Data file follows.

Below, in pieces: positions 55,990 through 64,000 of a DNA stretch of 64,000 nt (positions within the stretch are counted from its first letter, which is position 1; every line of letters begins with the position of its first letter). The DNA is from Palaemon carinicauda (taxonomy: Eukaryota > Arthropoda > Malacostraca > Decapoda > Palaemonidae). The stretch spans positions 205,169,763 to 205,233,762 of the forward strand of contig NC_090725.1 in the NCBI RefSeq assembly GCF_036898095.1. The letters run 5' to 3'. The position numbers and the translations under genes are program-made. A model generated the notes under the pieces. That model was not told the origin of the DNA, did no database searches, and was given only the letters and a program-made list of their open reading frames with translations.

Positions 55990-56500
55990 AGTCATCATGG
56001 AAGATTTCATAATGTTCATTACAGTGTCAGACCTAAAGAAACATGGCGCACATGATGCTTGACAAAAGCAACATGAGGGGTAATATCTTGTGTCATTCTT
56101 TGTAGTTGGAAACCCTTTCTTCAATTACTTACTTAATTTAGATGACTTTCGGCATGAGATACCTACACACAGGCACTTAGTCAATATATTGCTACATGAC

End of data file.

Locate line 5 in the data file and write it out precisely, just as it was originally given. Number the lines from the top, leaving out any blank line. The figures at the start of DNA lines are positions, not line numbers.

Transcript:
56101 TGTAGTTGGAAACCCTTTCTTCAATTACTTACTTAATTTAGATGACTTTCGGCATGAGATACCTACACACAGGCACTTAGTCAATATATTGCTACATGAC